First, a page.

Over the last few months France house has been gathering momentum on a wooded hill in South Wales. We thought we would publish a few photos on the development of the project to date and share some of the conceptual ideas behind our work.
As lecturers and researchers as well as practicing architects, France House develops ideas in relation to what we would identify as a form of ‘critical regionalism’. The project allows the practice to explore the ontological value of ‘being in the world’ and dwelling within it ‘authentically’ in a region and climate with high levels of precipitation.
The idea behind the home is quite simple, that it play to the local environment, in response to the fundamental human desire for an authentic experience of living in harmony with the natural world around us.
The first move – eating into the hillside. The dry summer earth is cleared ready for a new home.
Steel reinforcement tie bars will be ‘stitched’ together to reinforce the concrete walls.
The ground floor slab is cast, the reinforcement bars now woven together await the concrete pour.
The retaining walls are poured. The set out of the ties and the formwork on this wall will be hidden from view as the earth is put back.
Making sure the cars fit within the carport to the underside of the home.
Aluminium formwork supports and scaffolding are carefully laid out to laser accuracy.
It looked like the perfect day to pour the concrete would fall on the weekend, it was the right temperature and overcast.
The practice turned up to lend a hand and discussed the finer details of pouring liquid stone with the specialists on site.
A 35m pipe and pump offers a welcoming hand, pushing the concrete up high. This is the cantilever concrete slab in the making.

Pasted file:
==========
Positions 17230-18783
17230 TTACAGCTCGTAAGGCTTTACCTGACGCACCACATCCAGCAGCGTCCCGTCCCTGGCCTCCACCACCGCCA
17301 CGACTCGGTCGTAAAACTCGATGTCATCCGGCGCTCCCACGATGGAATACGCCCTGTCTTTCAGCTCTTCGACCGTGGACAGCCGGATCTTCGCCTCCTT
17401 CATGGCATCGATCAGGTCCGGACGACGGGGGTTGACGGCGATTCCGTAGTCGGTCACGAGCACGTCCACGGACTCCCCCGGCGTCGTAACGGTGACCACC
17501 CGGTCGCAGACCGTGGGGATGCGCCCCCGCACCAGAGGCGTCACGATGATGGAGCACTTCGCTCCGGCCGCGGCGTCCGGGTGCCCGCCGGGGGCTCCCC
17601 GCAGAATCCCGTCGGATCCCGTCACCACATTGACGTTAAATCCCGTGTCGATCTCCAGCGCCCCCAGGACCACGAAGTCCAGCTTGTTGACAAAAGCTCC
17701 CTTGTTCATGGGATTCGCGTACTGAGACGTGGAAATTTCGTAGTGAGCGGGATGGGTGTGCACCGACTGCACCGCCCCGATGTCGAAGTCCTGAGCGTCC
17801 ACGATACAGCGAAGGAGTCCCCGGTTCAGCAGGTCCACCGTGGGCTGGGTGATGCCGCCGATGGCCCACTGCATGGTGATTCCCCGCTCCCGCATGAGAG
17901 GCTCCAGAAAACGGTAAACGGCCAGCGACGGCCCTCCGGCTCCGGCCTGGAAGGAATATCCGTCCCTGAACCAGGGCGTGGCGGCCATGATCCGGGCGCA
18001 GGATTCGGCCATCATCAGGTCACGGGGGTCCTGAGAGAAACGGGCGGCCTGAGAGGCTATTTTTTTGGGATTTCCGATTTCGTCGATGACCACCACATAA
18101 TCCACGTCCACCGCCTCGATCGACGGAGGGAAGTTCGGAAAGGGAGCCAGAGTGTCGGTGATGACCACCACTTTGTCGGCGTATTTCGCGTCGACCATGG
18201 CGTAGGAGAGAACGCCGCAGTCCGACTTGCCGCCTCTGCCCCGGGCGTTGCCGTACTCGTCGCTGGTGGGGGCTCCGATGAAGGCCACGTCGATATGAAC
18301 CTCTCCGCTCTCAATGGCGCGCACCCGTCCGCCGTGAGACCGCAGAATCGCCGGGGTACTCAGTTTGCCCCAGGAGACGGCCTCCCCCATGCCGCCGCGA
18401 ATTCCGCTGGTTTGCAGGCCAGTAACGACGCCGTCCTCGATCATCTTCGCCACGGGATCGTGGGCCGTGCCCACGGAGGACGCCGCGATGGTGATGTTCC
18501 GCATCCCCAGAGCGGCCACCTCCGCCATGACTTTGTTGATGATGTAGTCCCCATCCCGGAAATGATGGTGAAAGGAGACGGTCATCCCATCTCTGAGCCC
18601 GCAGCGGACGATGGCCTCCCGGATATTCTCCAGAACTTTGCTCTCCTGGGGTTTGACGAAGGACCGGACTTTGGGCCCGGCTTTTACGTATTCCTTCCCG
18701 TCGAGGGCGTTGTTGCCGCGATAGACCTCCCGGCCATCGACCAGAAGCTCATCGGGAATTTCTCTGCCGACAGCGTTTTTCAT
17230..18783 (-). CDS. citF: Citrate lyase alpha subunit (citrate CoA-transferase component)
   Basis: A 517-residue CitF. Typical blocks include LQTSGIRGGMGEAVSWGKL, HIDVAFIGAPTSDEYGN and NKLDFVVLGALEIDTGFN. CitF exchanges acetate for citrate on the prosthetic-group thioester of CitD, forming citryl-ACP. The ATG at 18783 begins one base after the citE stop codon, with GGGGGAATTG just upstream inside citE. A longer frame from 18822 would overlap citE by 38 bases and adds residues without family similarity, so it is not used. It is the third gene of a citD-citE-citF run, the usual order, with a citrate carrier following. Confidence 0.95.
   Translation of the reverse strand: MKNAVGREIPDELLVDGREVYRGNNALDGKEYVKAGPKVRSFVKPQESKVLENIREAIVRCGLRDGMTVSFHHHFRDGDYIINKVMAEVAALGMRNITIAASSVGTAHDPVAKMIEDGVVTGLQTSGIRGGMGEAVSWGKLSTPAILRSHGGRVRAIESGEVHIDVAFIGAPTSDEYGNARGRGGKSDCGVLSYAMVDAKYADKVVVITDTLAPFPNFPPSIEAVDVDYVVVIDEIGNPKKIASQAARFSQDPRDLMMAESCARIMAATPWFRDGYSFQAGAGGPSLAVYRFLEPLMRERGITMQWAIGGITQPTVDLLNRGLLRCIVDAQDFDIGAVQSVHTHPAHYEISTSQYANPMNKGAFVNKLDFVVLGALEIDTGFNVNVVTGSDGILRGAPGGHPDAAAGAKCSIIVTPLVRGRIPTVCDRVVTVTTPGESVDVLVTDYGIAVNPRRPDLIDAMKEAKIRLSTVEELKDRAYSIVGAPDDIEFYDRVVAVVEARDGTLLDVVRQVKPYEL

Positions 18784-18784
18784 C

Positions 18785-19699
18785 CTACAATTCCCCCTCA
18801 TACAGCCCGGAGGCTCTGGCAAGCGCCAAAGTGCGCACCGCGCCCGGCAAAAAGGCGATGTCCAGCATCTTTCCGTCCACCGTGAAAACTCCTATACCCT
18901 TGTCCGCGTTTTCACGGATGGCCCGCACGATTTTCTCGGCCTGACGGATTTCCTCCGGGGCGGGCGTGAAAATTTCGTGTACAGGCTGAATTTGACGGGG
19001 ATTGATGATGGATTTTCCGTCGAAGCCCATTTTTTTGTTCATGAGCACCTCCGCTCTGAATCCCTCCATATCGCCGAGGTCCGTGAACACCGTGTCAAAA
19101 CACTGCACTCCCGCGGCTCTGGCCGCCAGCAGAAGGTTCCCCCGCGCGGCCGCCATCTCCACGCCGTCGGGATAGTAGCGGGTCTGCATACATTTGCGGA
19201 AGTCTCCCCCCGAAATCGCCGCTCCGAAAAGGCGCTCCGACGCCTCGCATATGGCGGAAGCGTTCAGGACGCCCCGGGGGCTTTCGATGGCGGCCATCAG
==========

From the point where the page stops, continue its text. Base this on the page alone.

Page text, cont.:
A gently sloping folded metal stair awaiting its cantilevering Oak treads. The stair forms the main entry sequence to the first floor covered landing deck.
The home is built from in-situ fair faced concrete, forming a structural and aesthetic coherence that speaks of a certain solidity and mass that we wanted the building to express. This stereotomy helps ground the building within its site and asserts a confidence within itself regarding its situation up high.
The formwork is removed to reveal an elegant cantilevering floor slab extending out to the view.
The cut back in the slab shown above helps emphasise the independent spatial sequences on the first floor. These subtle formal gestures cut within the slab help control the porosity of the spaces above and define activities at first floor, such as living and dining. Externally this underside slab is exposed to the elements and contributes to the pragmatic visual identity for the home as well as providing shelter.
In summary the slab simultaneously hints at the subdivision of programme internally and expresses its context by cantilevering towards a phenomenal view.
We enjoy cultivating form to the point where we feel it speaks of many things present. Multiple layered functions and conscious design reactions no doubt enrich the architectural elements within our buildings; creating abstract and figurative typologies that contain deep meaning often expressed through metaphor. We feel these conscious design moves help justify the buildings own existence.
Objects placed on an elevated plinth create and subdivide open plan space, strictly in accordance to the rituals and activities of our client’s day to day lives.
The first floor concrete plinth or tray as we have come to call it provides a large living area, with secondary spaces such as guest accommodation, studio and workshop in the lower level. Kitchen, dining and master bedroom all afford views across a valley and ocean below.
The main roof discharges large amounts of rainwater into a secluded reflecting pool at first floor. This symbolically separates and spatially unites the study and kitchen space of the home where our clients spend most of their time.
Two roofs in the making: The steel sections vertically and horizontally show the double roof under construction.
Two independent roofs are introduced into the home to layer the architecture. The outer roof is primarily used to create sheltered areas outside the home, away from driving wind and rain. The inner roof sheaths under the outer roof and breaks down the overall mass.
Internally these roof forms provide opportunities for changes in ceiling level. This allows space to compress and expand depending on the activities and programme within. The second roof controls atmosphere within and the outer roof protects the home from the elements.